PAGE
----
Charge transport measurements form an essential tool in condensed matter physics. The usual approach is to contact a sample by two or four probes, measure the resistance and derive the resistivity, assuming homogeneity within the sample. A more thorough understanding, however, requires knowledge of local resistivity variations. Spatially resolved information is particularly important when studying novel materials like topological insulators, where the current is localized at the edges, or quasi-two-dimensional (2D) systems, where small-scale variations can determine global properties. Here, we demonstrate a new method to determine spatially-resolved voltage maps of current-carrying samples. This technique is based on low-energy electron microscopy (LEEM) and is therefore quick and non-invasive. It makes use of resonance-induced contrast, which strongly depends on the local potential. We demonstrate our method using single to triple layer graphene. However, it is straightforwardly extendable to other quasi-2D systems, most prominently to the upcoming class of layered van der Waals materials.

    J. Kautz, J. Jobst, C. Sorger, R. M. Tromp, H. B. Weber und S. J. van der Molen
    Scientific Reports volume 5, Article number: 13604 (2015)
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  5. (2014) Buffer layer free graphene on SiC(0001) via interface oxidation in water vapor

    Intercalation of various elements has become a popular technique to decouple the buffer layer of epitaxial graphene on SiC(0 0 0 1) from the substrate. Among many other elements, oxygen can be used to passivate the SiC interface, causing the buffer layer to transform into graphene. Here, we study a gentle oxidation of the interface by annealing buffer layer and monolayer graphene samples in water vapor. X-ray photoelectron spectroscopy demonstrates the decoupling of the buffer layer from the SiC substrate. Raman spectroscopy is utilized to investigate a possible introduction of defects. Angle-resolved photoemission spectroscopy shows that the electronic structure of the water vapor treated samples. Low-energy electron microscopy (LEEM) measurements demonstrate that the decoupling takes place without changes in the surface morphology. The LEEM reflectivity spectra are discussed in terms of two different interpretations.

    M. Ostler, F. Fromm, R.J. Koch, P. Wehrfritz, F. Speck, H. Vita, S. Böttcher, K. Horn, T. Seyller
    Carbon 70, pp. 258-265
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  6. (2013) Direct growth of quasi-free-standing epitaxial graphene on nonpolar SiC surfaces

    During the graphitization of polar SiC(0001) surfaces through thermal decomposition, a strongly bound carbon-rich layer forms at the graphene/SiC interface. This layer is responsible for the system's high electron-doping and contributes to the degradation of the electrical properties of the overlying graphene. In this study, with the aid of photoelectron spectroscopy, low-energy electron microscopy, low-energy electron diffraction, and the density functional theory, we show that if the graphitization process starts from the nonpolar (11¯20) and (1¯100) surfaces instead, no buffer layer is formed. We correlate this direct growth of quasi-free-standing graphene over the substrate with the inhibited formation of tetrahedral bonds between the nonpolar surface and the carbon monolayer.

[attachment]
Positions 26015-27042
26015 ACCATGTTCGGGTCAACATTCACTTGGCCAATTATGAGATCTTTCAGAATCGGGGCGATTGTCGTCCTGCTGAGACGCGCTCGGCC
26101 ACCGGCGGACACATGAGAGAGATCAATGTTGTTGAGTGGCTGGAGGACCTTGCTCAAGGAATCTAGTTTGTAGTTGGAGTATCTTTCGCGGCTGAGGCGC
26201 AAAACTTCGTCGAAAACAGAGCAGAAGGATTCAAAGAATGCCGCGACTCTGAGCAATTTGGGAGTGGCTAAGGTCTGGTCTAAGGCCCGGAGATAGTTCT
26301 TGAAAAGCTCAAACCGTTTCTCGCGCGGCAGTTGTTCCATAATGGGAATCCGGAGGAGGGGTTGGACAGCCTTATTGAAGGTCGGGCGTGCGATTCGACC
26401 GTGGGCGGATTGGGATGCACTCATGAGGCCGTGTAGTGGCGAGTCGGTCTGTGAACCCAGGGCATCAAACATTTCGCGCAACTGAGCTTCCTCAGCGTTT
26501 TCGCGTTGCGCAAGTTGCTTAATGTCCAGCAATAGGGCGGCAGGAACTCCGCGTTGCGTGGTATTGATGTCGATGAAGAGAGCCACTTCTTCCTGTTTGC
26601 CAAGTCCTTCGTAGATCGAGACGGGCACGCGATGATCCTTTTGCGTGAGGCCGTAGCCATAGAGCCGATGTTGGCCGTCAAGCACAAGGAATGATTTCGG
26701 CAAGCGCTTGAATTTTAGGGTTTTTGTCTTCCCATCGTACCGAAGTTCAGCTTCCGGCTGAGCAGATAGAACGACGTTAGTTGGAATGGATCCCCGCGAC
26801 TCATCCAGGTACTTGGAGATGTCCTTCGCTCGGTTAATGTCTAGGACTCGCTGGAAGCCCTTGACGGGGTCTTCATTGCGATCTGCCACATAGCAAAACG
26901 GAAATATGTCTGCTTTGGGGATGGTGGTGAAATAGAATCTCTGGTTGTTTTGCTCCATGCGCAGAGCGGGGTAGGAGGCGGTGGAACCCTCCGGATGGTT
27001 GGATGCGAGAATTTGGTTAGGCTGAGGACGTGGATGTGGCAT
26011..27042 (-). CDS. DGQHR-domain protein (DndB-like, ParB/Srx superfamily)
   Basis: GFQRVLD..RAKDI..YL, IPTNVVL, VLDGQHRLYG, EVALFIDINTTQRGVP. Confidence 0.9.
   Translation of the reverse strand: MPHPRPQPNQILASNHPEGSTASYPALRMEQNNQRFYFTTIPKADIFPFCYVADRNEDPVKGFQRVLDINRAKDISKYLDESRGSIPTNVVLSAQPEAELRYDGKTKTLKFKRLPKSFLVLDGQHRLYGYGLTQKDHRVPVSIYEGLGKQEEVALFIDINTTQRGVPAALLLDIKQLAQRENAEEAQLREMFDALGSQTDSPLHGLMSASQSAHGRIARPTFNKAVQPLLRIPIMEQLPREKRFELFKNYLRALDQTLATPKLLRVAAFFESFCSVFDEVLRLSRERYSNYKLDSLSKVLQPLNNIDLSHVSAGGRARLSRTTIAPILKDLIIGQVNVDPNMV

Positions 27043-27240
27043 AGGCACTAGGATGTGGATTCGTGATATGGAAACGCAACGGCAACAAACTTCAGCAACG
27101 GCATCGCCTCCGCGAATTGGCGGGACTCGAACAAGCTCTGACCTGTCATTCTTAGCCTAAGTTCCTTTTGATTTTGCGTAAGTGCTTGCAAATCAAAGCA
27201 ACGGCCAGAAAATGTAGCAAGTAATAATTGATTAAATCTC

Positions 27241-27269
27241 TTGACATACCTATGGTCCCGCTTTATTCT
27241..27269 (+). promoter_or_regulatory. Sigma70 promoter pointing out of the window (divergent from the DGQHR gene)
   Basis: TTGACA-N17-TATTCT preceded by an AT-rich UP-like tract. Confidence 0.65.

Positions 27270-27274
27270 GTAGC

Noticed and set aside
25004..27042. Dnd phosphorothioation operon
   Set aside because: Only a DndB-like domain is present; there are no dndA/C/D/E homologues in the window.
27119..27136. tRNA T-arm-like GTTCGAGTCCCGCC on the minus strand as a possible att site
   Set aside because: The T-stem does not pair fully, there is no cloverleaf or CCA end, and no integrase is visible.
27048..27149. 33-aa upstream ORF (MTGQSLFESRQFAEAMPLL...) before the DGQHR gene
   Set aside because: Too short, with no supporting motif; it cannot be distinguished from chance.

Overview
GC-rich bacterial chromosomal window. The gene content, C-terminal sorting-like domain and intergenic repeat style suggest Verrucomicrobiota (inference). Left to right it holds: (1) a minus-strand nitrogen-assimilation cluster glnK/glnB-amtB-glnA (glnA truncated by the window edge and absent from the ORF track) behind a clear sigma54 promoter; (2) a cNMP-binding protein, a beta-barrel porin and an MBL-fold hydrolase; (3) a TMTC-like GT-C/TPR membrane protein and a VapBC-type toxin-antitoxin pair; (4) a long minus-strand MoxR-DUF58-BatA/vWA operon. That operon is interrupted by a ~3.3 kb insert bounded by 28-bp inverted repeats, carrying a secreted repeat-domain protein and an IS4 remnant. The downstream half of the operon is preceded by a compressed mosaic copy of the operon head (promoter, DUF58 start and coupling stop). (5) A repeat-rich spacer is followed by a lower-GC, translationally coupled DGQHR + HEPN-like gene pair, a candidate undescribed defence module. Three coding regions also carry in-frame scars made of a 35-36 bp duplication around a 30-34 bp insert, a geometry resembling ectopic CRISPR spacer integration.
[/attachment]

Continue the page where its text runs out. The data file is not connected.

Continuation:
M. Ostler, I. Deretzis, S. Mammadov, F. Giannazzo, G. Nicotra, C. Spinella, Th. Seyller, A. La Magna
    Phys. Rev. B 88, 085408
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  7. (2017) Growth and Intercalation of Graphene on Silicon Carbide Studied by Low‐Energy Electron Microscopy

    Based on its electronic, structural, chemical, and mechanical properties, many potential applications have been proposed for graphene. In order to realize these visions, graphene has to be synthesized, grown, or exfoliated with properties that are determined by the targeted application. Growth of so‐called epitaxial graphene on silicon carbide by sublimation of silicon in an argon atmosphere is one particular method that could potentially lead to electronic applications. In this contribution we summarize our recent work on different aspects of epitaxial graphene growth and interface manipulation by intercalation, which was performed by a combination of low‐energy electron microscopy, low‐energy electron diffraction, atomic force microscopy and photoelectron spectroscopy.

    F. Speck, M. Ostler, S. Besendörfer, J. Krone, M. Wanke, T. Seyller
    Annalen der Physik, 529 (11), 1700046
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  8. (2014) Healing of graphene on single crystalline Ni(111) films

    The annealing of graphene layers grown on 150 nm thick single crystal Ni(111) films was investigated in situ by low energy electron microscopy and photoemission electron microscopy. After growth, by means of chemical vapor deposition of ethylene, the graphene layers consist of several domains showing different orientations with respect to the underlying Ni surface and also of small bilayer areas. It is shown that, in a controlled process, the rotated domains can be transformed into lattice-aligned graphene, and the bilayer areas can be selectively dissolved, so that exclusively the aligned monolayer graphene is obtained. The ordering mechanism involves transport of C atoms across the surface and solution in the bulk.

    P. Zeller, F. Speck, M. Weinl, M. Ostler, M. Schreck, T. Seyller, J. Wintterlin
    Appl. Phys. Lett. 105, 191612
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  9. (2017) Single Crystalline Metal Films as Substrates for Graphene Growth

    Single crystalline metal films deposited on YSZ‐buffered Si(111) wafers were investigated with respect to their suitability as substrates for epitaxial graphene. Graphene was grown by CVD of ethylene on Ru(0001), Ir(111), and Ni(111) films in UHV. For analysis a variety of surface science methods were used. By an initial annealing step the surface quality of the films was strongly improved. The temperature treatments of the metal films caused a pattern of slip lines, formed by thermal stress in the films, which, however, did not affect the graphene quality and even prevented wrinkle formation. Graphene was successfully grown on all three types of metal films in a quality comparable to graphene grown on bulk single crystals of the same metals. In the case of the Ni(111) films the originally obtained domain structure of rotational graphene phases could be transformed into a single domain by annealing. This healing process is based on the control of the equilibrium between graphene and dissolved carbon in the film. For the system graphene/Ni(111) the metal, after graphene growth, could be removed from underneath the epitaxial graphene layer by a pure gas phase reaction, using the reaction of CO with Ni to give gaseous Ni(CO)4.

    P. Zeller, M. Weinl, F. Speck, M. Ostler, A.-K. Henß, T. Seyller, M. Schreck, J. Wintterlin
    Annalen der Physik, 529 (11), 1700023